Nonetheless, it's useful to have articles such as this from Stephens Media in which a law professor underscores the point.
It's also worth, again, underscoring Rapert's dishonesty. For two years he claimed the original version of this bill wouldn't require invasive transvaginal probes to find a heartbeat. It did. Worse than that is this bodacious Rapert whopper:
Doctors generally consider a fetus to be viable at 23 or 24 weeks. No state currently bans abortions as early as 12 weeks, but Rapert told the House committee that if Arkansas were to adopt such a ban, it would withstand a court challenge.
“The U.S. Supreme Court has allowed states to prohibit abortions before viability,” Rapert told the panel.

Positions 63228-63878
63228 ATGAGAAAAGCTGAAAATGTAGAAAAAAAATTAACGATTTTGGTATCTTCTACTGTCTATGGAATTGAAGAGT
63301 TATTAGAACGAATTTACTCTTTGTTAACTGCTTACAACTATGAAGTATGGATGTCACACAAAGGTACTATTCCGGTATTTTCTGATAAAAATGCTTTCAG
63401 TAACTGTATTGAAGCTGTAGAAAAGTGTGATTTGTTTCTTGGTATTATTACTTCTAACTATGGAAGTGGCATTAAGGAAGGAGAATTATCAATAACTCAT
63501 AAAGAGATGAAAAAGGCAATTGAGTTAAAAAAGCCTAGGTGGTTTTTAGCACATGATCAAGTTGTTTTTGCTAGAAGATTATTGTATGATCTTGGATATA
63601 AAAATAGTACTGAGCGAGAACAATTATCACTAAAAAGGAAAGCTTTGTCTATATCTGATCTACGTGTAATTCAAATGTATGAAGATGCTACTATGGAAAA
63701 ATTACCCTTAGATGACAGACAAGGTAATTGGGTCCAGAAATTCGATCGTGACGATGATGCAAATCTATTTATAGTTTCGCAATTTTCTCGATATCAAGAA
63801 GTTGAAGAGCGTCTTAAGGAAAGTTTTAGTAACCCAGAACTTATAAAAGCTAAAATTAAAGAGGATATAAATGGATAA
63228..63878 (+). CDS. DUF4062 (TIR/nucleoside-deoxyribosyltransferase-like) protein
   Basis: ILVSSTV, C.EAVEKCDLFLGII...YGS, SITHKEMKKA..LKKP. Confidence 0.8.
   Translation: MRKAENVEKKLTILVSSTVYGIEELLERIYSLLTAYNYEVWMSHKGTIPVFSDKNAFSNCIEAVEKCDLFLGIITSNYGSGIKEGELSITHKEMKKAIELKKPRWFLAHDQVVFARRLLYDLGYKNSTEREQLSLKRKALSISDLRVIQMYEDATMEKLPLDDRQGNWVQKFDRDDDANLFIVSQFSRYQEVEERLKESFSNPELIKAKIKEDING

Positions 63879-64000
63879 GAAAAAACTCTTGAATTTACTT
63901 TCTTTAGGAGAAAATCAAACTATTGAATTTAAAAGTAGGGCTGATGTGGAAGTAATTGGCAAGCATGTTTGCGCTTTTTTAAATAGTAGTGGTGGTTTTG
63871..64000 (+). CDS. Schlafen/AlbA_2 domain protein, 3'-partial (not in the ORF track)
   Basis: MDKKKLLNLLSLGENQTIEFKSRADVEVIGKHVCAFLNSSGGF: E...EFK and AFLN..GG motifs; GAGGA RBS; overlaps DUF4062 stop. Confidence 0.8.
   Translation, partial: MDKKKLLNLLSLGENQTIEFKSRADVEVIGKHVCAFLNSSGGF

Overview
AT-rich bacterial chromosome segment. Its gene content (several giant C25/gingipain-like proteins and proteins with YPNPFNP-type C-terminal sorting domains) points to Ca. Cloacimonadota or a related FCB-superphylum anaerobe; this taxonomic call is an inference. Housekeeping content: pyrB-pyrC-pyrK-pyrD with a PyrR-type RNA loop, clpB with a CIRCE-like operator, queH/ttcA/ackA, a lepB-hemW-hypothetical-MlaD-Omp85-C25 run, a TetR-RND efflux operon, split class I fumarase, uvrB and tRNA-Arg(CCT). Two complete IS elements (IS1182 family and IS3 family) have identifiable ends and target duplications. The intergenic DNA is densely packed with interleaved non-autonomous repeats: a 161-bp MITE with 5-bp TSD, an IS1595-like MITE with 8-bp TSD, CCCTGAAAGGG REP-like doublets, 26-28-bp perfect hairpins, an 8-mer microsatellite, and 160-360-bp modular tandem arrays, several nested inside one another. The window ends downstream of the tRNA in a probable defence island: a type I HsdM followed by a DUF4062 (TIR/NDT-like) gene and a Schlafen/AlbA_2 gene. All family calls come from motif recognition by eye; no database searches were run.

He said his bill was “vetted by legal scholars” but did not name them.
[Theresa] Beiner, who teaches constitutional law at UALR, said the court has never issued such a ruling.
“This all comes from Planned Parenthood v. Casey, where viability became the touchstone of when you could begin to prohibit abortions,” she said. “That doesn’t mean you can’t regulate abortions before viability, but it’s going to be regulation, it’s not going to be prohibition.”
Regulation and prohibition are two different things. Rapert knows this. He's glorying in the possibility Arkansas will defy the law and that some miracle will upend decades of court guidance. He simply lies. Do it often enough — and if the Stepford Republicans repeat the lie enough — you might convince a lot of people you're telling the truth.
Arkansas legislators took an oath to uphold the U.S. Constitution. Those who vote for this bill are knowingly violating that oath, just as the segs of Dixie did in the 1950s and 1960s. Backers of Andy Mayberry's 20-week abortion ban have a tiny shred of cover, in a decision at a district court in Arizona not applicable in Arkansas, where appellate precedent still applies. That one, too, is unconstitutional.